Throughout the centuries, different aqueducts, pools and cisterns were made to divert, channel and hold water for the city and the Bais Hamikdash. On this tour of the Tunnels, one explores three waterways that brought and held water for the people, the Bais Hamikdash, and their needs. First, there is an ancient Chashmona’I water cistern. Next is a Chashmona’i aqueduct that brought water to the cistern near and under the Temple.

Chashmona’i Aqueduct

After the square, one turns left into the ancient Chashmona’i aqueduct. And finally, we reach the “Struthion Pool,” which dates back to Herod’s time. Continuing along the “Tunnel,” one approaches the Northwest Hill, where the street starts to rise upward. Here, at the end of the first Bais Hamikdash, a fortress called the “Baris” or “Tower of Chananel” was built. This fortress is mentioned in Nechemiah.

The Baris was used as a palace by the Chashmona’im. The waterworks underneath the fortress were praised in a 3rd century B.C.E. source. Underneath the fortress were cisterns used by the people in the fortress. When Herod enlarged Har Habayis northward, he levelled the Baris and actually dug into the bedrock, making it level with the rest of the Mount. Nothing was left of the Baris except the water cisterns underneath, which Herod used. Water is, obviously, a priority to enable living in any area, and maintaining a consistent water supply in Yerushalayim has always been challenging.

Herod kept part of the cistern as a reservoir for rain, but covered up the rest with the street that ran parallel with the wall. In order to ensure that people wouldn’t fall into the cistern, he installed a large guardrail. To one’s left is the cistern and the guardrail, and to the right is the original stairway leading down into the cistern.

The tunnel twists and turns, and at last, covered by a large stone arch, leads to a reservoir pool.

Antonia Fortress And the Struthion Pool

Before the pool that served as a moat for the north-western corner of the Antonia Fortress was
constructed, the aqueduct ran from the north into this area, servicing the city and Har Habayis. On expanding the Temple area, Herod blocked off the southern side of the aqueduct, and the pool was split into two parts. The southern section no longer had any function, but the northern section continued to bring rainwater into the pool.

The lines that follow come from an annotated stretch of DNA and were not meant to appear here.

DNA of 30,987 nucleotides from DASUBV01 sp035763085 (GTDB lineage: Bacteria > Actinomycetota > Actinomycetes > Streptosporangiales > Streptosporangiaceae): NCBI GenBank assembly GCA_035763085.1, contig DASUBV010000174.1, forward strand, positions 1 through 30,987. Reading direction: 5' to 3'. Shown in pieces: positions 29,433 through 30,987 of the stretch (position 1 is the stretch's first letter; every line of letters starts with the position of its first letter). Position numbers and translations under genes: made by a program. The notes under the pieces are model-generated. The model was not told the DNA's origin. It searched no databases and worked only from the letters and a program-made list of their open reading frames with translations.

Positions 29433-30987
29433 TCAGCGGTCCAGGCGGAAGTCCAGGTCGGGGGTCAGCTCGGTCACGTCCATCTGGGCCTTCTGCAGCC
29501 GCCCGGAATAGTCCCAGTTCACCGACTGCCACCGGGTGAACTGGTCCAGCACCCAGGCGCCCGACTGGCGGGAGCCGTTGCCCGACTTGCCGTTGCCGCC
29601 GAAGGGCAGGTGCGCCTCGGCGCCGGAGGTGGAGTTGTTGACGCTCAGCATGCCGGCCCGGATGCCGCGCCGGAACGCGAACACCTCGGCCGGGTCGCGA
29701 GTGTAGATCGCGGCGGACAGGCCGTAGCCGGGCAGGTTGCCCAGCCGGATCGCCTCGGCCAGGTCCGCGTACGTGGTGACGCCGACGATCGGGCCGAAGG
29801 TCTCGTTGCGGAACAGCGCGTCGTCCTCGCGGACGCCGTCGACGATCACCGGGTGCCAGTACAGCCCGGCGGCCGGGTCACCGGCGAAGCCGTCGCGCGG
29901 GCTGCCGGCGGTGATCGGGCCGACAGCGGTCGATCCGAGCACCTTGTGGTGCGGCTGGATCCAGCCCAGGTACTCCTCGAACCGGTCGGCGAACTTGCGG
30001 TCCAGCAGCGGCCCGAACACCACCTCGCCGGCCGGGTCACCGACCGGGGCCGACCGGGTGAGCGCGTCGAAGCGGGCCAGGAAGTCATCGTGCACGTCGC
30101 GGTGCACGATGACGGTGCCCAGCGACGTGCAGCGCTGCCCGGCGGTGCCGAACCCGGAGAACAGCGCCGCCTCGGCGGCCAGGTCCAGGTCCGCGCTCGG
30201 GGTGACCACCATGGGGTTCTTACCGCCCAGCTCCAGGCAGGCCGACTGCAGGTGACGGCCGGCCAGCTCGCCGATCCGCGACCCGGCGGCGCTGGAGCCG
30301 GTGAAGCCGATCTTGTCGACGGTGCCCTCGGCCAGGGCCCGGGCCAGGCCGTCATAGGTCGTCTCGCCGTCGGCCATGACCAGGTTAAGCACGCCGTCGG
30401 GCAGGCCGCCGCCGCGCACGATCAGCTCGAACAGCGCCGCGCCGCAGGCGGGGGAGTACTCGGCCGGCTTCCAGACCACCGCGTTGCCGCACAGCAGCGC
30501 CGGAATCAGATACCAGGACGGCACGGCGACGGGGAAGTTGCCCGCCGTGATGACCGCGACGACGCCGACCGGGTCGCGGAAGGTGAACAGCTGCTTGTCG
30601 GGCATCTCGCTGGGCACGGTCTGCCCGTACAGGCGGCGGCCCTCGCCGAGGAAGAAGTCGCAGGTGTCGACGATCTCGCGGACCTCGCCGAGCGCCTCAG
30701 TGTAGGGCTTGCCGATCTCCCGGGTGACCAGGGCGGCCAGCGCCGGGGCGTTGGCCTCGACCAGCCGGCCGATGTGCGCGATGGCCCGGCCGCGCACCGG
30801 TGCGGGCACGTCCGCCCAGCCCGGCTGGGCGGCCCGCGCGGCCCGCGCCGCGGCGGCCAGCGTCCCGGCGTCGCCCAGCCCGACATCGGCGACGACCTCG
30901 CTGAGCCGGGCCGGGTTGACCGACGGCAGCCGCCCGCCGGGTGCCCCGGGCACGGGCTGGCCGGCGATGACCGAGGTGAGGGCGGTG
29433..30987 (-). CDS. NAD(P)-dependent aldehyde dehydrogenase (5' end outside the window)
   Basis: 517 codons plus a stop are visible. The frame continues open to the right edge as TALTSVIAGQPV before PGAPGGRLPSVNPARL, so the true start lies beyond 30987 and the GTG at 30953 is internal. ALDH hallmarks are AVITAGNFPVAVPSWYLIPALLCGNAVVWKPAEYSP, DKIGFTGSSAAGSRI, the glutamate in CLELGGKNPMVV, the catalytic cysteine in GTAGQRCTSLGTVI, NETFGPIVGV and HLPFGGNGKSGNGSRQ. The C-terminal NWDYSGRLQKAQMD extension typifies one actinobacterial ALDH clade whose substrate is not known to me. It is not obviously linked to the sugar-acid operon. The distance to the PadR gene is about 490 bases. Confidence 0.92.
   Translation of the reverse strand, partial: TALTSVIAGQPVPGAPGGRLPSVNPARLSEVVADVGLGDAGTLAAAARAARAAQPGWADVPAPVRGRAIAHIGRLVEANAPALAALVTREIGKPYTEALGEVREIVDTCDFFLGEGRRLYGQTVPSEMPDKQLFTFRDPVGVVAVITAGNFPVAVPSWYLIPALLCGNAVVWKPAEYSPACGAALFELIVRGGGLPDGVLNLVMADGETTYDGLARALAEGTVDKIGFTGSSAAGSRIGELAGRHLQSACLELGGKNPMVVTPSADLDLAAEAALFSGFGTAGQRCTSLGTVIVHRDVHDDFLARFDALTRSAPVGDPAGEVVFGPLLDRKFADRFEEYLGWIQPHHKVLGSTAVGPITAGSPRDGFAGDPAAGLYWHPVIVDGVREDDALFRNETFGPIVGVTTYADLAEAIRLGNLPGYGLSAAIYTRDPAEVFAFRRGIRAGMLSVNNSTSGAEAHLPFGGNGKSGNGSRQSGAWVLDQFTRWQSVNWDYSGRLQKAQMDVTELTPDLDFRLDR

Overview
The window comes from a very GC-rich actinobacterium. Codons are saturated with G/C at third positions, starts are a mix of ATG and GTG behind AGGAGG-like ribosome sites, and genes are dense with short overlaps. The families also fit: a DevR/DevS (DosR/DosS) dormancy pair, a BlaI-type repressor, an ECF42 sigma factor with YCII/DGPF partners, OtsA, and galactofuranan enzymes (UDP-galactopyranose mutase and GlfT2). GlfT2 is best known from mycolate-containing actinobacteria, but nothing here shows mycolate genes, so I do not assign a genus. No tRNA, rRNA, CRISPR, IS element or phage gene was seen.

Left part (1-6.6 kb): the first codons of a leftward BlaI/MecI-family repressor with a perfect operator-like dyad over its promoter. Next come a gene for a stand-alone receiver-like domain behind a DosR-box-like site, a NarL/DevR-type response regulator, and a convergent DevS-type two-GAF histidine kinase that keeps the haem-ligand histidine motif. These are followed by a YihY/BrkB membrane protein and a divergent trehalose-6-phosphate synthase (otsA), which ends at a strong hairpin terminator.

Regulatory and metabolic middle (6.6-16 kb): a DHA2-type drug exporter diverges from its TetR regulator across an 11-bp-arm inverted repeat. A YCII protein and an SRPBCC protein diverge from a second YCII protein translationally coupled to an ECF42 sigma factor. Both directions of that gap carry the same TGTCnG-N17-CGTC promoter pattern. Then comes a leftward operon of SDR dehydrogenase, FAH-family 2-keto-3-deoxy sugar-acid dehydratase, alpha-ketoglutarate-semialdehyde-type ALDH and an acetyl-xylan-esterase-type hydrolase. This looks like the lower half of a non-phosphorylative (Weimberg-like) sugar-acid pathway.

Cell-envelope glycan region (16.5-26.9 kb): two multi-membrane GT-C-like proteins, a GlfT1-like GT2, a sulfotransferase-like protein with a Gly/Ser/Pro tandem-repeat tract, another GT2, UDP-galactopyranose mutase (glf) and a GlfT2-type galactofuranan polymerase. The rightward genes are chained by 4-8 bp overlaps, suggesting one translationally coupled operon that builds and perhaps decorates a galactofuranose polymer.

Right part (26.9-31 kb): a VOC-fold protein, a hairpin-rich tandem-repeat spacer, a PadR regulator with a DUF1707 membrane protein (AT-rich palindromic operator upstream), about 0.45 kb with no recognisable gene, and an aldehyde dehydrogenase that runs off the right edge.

The Bar Kochba revolt ended in defeat in 135 C.E. The Roman Emperor Hadrian turned the entire pool area into a marketplace. They covered the pool by first dividing it into two, with a wall along its length. They then placed two arches fanning out in opposite directions from this wall. A square platform which served as a marketplace was built on top of these arches.

In the 19th century, when the foundation for the Convent of the Sisters of Zion was being dug, they discovered the ancient pool and aqueduct. To prevent strangers and explorers from entering their convent from underground, the nuns had another wall built, splitting the pool again, width-wise,

Only the northern side of the Struthion Pool can be seen, as going into the convent causes halachic problems.

At this point, one will have reached the end of the excavations.

In September 1996, the exit through a small tunnel leading up to the Via Dolorosa was opened, thus affording thousands of additional tourists access to the Tunnels.

Days of violence followed, sparked by angry Palestinians claiming that this change in the
Tunnels had involved excavating under the Dome of the Rock. Tragically, many people on both sides died because of this lie.

The Tunnels are not located under the Temple Mount or any other site Muslims consider theirs.
As one leaves the dark developing calm of the Kosel Tunnels, one exits through the modern turnstile—so out of place among the history-laden ancient stones.

Now is the time to take a moment to consider the miracle of the survival of the Western Wall, the place about which Hashem promised that His Shechinah will always reside.